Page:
Fragile Oasis - My Orbital Perspective
May 30, 2012
around this notion that we could love, and be complete."
Every night I looked out through the same window, the tree-line high against the ravenblue sky. I'd sit, ritualistically like a teenage monk practicing a mysterious ceremony. Half-lotus on my low futon bed, a pen and blank book to one side, a guitar on the other and nothing but the shadow of trees and a glimmer of the twinkle-twinkle, universe-afar, somewhere out there...
Orion, setting over our Earth. Photographed by Dan Burbank from the International Space Station 10:13 GMT March 17, 2012
Songwriting, and a dream of singing for people around the world, are a far cry from
astrophysics, but there's connective tissue in the pursuit of the unknown and the
universality of music and stargazing. If the universe is, in essence, vibration - then space and everything that fills it is a universal song. For as long as I can remember I've felt the pull of universal mystery tugging at my heart strings. Growing up all over a little place on planet Earth called Connecticut, in inner-city apartments and later in the woods I never felt a sense of true belonging. I did love the rolling green lawns, dairy farms-saved-by-ice-cream-cows, and my ever-present sentinels of trees outside my bedroom... But my curiosity about the world beyond echoed like a catchy-chorus in my soul.
Connecticut, New York, Massachusetts photographed from the International Space Station by Ron Garan June 3, 2011
A passion for music was nearly-innate, who knows how many hours of classical flute
scales reverberated right through my mama's belly as she practiced with me inside
her. I found my voice at nine years old, grabbed a guitar at thirteen and the dream of
connecting on a global scale, with humans of all kinds, became my song. Maybe the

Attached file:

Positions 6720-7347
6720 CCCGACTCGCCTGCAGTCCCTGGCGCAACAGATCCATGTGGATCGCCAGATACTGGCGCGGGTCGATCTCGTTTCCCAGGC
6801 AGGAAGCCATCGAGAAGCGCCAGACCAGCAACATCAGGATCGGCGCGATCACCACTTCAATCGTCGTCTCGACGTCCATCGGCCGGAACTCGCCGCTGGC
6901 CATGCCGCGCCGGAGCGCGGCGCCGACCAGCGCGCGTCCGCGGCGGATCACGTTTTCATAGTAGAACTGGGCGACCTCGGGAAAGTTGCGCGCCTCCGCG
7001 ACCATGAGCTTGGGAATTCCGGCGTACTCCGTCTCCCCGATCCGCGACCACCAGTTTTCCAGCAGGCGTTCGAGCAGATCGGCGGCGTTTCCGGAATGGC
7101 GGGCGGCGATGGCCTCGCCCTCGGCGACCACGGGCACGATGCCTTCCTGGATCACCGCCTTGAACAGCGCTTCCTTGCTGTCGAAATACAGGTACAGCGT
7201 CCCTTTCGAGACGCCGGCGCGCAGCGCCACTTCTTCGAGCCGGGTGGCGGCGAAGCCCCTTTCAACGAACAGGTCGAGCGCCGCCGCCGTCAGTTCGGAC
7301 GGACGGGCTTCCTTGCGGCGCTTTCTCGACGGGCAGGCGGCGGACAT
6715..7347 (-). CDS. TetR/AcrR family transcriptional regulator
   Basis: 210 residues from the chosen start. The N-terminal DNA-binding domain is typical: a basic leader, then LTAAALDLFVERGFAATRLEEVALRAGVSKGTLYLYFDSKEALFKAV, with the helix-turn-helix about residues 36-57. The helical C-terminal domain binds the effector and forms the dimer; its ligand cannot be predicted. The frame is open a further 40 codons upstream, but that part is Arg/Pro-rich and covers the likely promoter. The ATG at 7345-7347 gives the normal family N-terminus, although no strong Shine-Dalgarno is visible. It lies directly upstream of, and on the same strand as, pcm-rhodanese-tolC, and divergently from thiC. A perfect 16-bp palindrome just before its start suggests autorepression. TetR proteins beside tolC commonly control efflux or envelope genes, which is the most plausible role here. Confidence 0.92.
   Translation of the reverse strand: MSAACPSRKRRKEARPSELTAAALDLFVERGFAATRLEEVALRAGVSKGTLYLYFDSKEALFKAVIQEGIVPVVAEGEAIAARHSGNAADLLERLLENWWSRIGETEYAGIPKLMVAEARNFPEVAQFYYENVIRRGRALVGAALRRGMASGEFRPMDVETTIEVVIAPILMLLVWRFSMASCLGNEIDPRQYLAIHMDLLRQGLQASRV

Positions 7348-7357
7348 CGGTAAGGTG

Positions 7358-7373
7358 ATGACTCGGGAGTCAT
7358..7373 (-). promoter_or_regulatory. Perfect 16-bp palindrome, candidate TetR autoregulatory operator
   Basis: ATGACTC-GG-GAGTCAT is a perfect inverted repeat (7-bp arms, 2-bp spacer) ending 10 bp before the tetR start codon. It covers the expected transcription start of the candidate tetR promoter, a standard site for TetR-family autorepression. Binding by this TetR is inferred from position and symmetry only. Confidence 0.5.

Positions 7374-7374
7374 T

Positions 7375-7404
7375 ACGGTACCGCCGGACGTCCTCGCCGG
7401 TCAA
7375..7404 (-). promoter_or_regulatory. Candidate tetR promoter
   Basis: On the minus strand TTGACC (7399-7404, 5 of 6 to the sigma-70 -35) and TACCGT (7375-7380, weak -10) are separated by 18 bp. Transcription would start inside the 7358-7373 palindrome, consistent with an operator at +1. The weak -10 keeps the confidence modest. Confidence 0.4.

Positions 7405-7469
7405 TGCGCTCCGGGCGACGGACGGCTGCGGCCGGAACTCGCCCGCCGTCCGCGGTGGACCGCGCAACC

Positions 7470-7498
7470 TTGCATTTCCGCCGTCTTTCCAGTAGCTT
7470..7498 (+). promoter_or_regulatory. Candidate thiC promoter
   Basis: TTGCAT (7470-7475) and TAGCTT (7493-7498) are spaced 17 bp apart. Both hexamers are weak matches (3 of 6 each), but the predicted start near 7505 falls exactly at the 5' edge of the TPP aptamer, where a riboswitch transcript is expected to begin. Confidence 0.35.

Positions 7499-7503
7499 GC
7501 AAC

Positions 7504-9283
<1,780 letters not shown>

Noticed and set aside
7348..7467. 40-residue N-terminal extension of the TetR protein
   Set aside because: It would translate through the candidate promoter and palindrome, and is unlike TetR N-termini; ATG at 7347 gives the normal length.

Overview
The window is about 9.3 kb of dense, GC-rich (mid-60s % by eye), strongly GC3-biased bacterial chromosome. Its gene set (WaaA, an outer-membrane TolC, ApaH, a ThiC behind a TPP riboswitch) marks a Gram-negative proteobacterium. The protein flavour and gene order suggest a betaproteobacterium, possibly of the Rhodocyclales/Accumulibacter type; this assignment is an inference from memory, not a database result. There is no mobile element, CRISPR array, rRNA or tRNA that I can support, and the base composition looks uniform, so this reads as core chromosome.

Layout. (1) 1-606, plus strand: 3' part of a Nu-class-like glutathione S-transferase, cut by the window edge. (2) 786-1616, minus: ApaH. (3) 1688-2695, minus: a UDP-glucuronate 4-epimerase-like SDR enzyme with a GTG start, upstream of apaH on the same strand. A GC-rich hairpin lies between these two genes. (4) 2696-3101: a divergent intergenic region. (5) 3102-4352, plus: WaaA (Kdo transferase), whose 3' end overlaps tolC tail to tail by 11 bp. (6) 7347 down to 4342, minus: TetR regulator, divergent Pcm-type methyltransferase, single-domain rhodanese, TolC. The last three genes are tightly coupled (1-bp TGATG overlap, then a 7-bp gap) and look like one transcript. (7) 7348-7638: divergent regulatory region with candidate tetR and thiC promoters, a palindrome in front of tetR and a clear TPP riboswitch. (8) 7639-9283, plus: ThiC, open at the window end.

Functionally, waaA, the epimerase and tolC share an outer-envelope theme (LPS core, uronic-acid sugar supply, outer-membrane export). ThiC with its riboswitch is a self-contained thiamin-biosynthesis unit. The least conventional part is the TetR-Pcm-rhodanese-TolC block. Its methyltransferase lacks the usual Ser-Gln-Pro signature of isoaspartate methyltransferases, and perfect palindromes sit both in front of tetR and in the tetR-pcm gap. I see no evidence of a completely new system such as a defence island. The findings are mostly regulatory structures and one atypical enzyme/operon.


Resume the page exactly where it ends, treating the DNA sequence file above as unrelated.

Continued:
kids at school didn't get it, I was more interested in singing by starlight than going to parties, and I wasn't invited anyway. I spent those hours practicing and asking the
diamond-bright constellations for melodies and the courage to play one more half-empty
club, write one more song, find the magical alignment the would unlock a
destiny that seemed as real as Polaris but maybe just as far away...
Earth's star produces a show. Other stars watch. Photographed by Dan Burbank from the International Space Station 17:22 GMT March 4, 2012
But somehow even in the darkest nights I believed it wouldn't guide me astray.
If curiosity and a spirit of exploration are part of the human psyche, then throughout
time technology has been their greatest wing-man. Whenever a glass ceiling is
smudged by the eager handprint of someone who reached too high, the raining down
of shimmering shards is never too far off.
These past-shattering moments, whether personal, global or universal often seem to
happen in a shocking split second, an overnight success, a magical mistake... But
they're almost always the ice-berg tip result of many brave souls, many years of dedication and even distant strangers who's names we may never know, all
contributing to the same goal.
Just like so many life-changing moments of discovery and breakthrough... Last
summer I didn't realize I was living through mine until I was staring it in the face.
The global faces staring back at me, were as beautiful and perspective-altering as
seeing the Earthrise from a weightless place in space.
Earth rises over her Moon
On a wet weekend in July of 2011 I was lugging my guitar amps through the rain to
play a dive bar in the middle-of-nowhere-upstate-NY. Little rivers of rain water rushed up past the curb and gushed into my paper thin converse sneakers, and just then my
phone rang. It was my big brother - a writer, builder of board games and lover of strategy - calling from his home in California, "Hey, did you hear Google started a social network called Google+? Maybe you should try to be one of the first musicians on
there!" Trying to shield my phone from fat drops of rain I blurted out, "Google-what?!
Ev, I'm at a show, I gotta make sound check, I'll call ya tomorrow." Click.
Earth's moon photographed from the International Space Station by Ron Garan July 31, 2011.
Fast-forward through a slightly too-empty bar, glasses clinking as patrons watched on,